Here is a brief excerpt from a classic article (1999) written by John Hagel III and Marc Singer for the McKinsey Quarterly, published by McKinsey & Company. To read the complete article, check out other resources, learn more about the firm, obtain subscription information, and register to receive email alerts, please click here.
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The forces that fractured the computer industry are bearing down on all industries. In the face of these changes, companies must ask themselves: What business are we in?
In the late 1970s the computer industry was dominated by huge, vertically integrated companies such as IBM, Burroughs, and Digital Equipment. With their vast advantages of scale and huge installed base of users, these companies seemed to be unassailable. Yet just ten years later, power in the industry had shifted: the behemoths were struggling to survive while an army of smaller, highly specialized companies was thriving. What happened?
The industry’s transformation can be traced back to 1978, when a then-tiny company, Apple Computer, launched the Apple II personal computer. The Apple II’s open architecture unlocked the computer business, creating opportunities for many new companies that specialized in producing specific hardware and software components. Immediately, the advantages of the generalist—size, reputation, integration—began to wither. The new advantages—creativity, speed, flexibility—belonged to the specialist.
The story of the computer industry illustrates the crucial role that interaction costs play in shaping industries and companies. These costs represent the money and time expended whenever people and companies exchange goods, services, or ideas.1 The exchanges can occur within a company, among companies, or between a company and a customer, and they can take many everyday forms, including management meetings, conferences, phone conversations, sales calls, reports, and memos. In a real sense, interaction costs are the friction in the economy. Taken together, they determine the way companies organize themselves and form relationships with other parties. All else being equal, a company will organize in whatever way minimizes overall interaction costs.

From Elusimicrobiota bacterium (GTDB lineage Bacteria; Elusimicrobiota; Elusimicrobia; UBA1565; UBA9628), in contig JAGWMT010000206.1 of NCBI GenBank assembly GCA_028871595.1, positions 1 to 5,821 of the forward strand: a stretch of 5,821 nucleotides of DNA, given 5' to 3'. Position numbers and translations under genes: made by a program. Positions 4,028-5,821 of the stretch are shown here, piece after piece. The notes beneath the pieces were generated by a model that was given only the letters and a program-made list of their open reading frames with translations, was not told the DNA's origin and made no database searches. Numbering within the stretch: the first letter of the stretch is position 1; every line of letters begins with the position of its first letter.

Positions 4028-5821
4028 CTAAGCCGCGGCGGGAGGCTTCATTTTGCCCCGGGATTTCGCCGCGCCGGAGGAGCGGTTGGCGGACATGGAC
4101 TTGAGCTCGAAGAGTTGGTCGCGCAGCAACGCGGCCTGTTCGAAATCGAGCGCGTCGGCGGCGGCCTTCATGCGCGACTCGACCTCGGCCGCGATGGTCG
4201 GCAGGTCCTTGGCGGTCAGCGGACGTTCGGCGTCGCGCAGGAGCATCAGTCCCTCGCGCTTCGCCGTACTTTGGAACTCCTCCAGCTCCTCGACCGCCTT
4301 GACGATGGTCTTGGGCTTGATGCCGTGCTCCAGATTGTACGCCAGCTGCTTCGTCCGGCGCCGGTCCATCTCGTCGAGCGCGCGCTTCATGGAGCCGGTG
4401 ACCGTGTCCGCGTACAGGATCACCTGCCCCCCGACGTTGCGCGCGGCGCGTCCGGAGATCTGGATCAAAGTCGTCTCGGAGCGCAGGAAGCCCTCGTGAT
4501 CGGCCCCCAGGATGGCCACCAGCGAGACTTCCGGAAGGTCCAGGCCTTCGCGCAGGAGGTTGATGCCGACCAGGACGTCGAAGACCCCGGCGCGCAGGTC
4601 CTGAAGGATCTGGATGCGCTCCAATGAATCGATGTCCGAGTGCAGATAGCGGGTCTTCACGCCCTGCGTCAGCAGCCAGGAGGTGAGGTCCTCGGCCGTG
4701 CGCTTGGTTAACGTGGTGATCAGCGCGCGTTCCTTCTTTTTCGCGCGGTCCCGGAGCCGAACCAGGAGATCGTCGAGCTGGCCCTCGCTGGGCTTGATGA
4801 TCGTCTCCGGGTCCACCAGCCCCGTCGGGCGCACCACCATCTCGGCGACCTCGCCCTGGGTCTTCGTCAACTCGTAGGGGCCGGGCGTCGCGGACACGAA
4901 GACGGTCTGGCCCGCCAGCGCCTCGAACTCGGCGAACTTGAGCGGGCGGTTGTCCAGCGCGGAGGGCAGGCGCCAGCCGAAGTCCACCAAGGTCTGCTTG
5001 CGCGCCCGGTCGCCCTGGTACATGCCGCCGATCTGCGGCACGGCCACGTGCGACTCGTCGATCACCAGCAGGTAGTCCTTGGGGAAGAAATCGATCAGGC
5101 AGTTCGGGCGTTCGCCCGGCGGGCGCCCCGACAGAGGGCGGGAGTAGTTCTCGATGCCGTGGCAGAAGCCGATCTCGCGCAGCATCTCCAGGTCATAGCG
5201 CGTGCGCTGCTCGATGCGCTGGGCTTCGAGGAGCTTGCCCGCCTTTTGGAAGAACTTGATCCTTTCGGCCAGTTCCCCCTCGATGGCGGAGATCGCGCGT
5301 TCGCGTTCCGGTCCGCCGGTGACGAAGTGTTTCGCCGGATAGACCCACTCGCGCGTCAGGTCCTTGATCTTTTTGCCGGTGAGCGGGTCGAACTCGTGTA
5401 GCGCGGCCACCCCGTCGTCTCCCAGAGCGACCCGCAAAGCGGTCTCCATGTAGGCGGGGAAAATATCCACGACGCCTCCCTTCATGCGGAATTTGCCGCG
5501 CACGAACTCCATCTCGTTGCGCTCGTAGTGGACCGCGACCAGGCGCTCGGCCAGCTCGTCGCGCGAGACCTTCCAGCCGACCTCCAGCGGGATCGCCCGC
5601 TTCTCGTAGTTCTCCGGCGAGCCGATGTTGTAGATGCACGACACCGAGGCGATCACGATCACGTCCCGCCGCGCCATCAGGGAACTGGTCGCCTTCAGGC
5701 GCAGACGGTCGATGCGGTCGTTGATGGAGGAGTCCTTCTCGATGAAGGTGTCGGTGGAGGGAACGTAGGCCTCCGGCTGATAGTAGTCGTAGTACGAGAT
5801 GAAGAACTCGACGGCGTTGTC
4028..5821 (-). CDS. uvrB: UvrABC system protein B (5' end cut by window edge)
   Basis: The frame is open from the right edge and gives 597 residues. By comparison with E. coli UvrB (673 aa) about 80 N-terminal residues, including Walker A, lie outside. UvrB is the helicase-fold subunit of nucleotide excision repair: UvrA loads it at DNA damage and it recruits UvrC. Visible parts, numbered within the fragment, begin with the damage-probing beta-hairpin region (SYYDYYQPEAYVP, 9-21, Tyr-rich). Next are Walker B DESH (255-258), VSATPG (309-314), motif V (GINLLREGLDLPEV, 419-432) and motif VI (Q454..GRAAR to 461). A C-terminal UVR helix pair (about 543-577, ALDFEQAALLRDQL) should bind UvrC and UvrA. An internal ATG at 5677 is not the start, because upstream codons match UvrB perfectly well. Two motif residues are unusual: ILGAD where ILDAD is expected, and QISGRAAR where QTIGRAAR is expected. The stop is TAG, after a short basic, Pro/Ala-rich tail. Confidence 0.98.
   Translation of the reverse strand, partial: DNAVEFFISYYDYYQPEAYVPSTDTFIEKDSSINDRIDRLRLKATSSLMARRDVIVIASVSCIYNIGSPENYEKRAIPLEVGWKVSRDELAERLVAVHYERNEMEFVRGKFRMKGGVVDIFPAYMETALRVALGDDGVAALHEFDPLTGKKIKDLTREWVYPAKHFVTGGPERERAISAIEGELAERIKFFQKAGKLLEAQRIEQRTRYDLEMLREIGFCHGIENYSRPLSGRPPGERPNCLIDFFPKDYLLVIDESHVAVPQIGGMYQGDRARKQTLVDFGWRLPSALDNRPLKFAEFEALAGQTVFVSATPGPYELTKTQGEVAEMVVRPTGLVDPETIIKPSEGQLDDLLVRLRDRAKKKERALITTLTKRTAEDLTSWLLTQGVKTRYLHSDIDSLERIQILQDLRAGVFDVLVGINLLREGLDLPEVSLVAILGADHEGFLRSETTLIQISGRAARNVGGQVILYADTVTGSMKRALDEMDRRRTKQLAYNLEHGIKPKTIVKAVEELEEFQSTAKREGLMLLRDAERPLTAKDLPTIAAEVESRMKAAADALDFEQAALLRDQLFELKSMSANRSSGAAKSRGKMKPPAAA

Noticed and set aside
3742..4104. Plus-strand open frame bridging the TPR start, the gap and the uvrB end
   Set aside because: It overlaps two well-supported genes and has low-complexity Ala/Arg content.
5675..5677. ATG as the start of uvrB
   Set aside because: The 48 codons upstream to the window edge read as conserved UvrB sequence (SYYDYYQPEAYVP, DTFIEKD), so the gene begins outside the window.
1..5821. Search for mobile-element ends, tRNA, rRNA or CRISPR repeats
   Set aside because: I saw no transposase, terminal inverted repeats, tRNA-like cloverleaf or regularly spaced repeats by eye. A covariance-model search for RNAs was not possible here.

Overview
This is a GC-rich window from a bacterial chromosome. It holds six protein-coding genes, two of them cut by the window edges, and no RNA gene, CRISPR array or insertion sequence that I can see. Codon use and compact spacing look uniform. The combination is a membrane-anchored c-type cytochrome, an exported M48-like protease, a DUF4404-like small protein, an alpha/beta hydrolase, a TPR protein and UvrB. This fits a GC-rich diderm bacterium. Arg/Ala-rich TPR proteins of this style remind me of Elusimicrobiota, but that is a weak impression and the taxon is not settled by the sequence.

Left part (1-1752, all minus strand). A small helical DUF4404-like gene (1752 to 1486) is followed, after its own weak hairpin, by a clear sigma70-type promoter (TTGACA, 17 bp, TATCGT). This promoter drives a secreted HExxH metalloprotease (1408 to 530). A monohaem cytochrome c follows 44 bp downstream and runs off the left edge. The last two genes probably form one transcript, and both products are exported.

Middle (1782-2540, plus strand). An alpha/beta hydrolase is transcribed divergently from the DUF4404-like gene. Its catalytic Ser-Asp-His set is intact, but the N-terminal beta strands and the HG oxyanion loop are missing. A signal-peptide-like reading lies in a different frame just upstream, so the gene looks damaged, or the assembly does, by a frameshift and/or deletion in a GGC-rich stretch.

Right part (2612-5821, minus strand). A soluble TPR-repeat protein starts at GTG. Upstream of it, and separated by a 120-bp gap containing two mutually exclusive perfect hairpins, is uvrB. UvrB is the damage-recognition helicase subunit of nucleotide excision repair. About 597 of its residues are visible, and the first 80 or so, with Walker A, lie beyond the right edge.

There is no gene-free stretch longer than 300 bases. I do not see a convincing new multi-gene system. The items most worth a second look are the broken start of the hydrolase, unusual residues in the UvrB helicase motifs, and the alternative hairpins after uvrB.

Apple’s open architecture sharply reduced interaction costs in the computer industry. By conforming to a set of well-documented standards, specialized companies could, for the first time, work together easily to produce complementary products and services. As a result, tightly coordinated webs of companies—such as Adobe Systems, Apple, Intel, Microsoft, Novell, and Sun Microsystems—could form and ultimately compete effectively against the entrenched, vertically integrated giants. Many of the new companies grew very large very quickly, but they never lost their focus on specialized activities.
The moral of the story is that changes in interaction costs can cause entire industries to reorganize rapidly and dramatically. Today, that fact should give all managers pause, for the world economy is on the verge of a broad, systemic reduction in interaction costs. Electronic networks, combined with powerful PCs, are permitting companies to communicate and exchange data far more quickly and cheaply than ever before. As business interactions move on to electronic networks such as the Internet, basic assumptions about corporate organization will be overturned. Activities that companies have always believed to be central to their businesses will suddenly be offered by new, specialized competitors that can do those activities better, faster, and more efficiently. Executives will be forced to ask the most basic and discomfiting question about their companies: what business are we really in? The answers will determine their fate in an increasingly frictionless economy.
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Here is a direct link to the complete article.
John Hagel is an alumnus of McKinsey’s Silicon Valley office, and Marc Singer is a principal in the San Francisco office. They are the authors of Net Worth: Shaping Markets When Customers Make the Rules (Harvard Business School Press, 1999), from which this article is adapted. This article originally appeared in Harvard Business Review, March–April 1999, and received Harvard Business Review’s 1999 McKinsey Award for best article. Copyright © 1999 President and Fellows of Harvard College. Reprinted by permission. All rights reserved.